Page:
The legacy of Japan's colonial past : cultural influences on Taiwanese identity and implications for cross-strait relations

Hoi Yan YAU, Heung-Wah WONG

Research output: Book Chapters | Papers in Conference ProceedingsBook Chapter

Abstract

In what follows, we will examine how local Taiwanese people during colonial rule where "Japanized" in some respects but displayed a form of resistance in other respects. In the post-war period and especially after Lee Teng-hui assumed office in 1988, local people even displayed a form of "resistance of culture" in their definition and understanding of what is meant by "Taiwanese culture" and "Taiwanese identity." As we shall see, Lee advocated a highly controversial thesis of "two Chinas" in 1999. We argue that this thesis was precisely a result of the "resistance of culture" displayed by local people. We conclude that the history of Taiwan in the last century should be characterized as a mixture of globalisation, cultures of resistance and "resistance of culture." More importantly, Lee's "two Chinas" thesis has become a key issue in the internal politics of the Kuomintang (KMT) and the Democratic Progressive Party (DPP) and external politics between Taiwan and China.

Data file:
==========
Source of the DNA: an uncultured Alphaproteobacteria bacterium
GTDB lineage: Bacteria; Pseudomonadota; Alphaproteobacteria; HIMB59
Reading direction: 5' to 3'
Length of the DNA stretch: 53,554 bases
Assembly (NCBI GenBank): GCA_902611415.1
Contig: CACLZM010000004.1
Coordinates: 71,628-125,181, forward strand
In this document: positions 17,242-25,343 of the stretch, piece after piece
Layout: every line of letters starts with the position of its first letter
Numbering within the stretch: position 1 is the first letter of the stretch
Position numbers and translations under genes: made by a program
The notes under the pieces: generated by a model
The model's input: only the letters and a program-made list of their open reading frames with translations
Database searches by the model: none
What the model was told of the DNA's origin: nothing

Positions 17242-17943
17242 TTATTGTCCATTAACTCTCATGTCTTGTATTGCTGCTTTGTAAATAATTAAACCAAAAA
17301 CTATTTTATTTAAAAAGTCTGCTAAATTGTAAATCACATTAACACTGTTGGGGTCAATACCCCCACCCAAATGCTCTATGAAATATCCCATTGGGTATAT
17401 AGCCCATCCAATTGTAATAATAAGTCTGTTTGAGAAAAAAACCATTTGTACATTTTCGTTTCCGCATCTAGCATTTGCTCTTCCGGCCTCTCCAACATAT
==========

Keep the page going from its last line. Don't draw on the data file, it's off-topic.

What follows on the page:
Original languageEnglish
Title of host publicationThe United States between China and Japan
PublisherCambridge Scholars
Pages296-319
Number of pages24
ISBN (Print)9781443842334
Publication statusPublished - 1 Jan 2013
Externally publishedYes

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YAU, H. Y., & WONG, H-W. (2013). The legacy of Japan's colonial past : cultural influences on Taiwanese identity and implications for cross-strait relations. In The United States between China and Japan (pp. 296-319). Cambridge Scholars.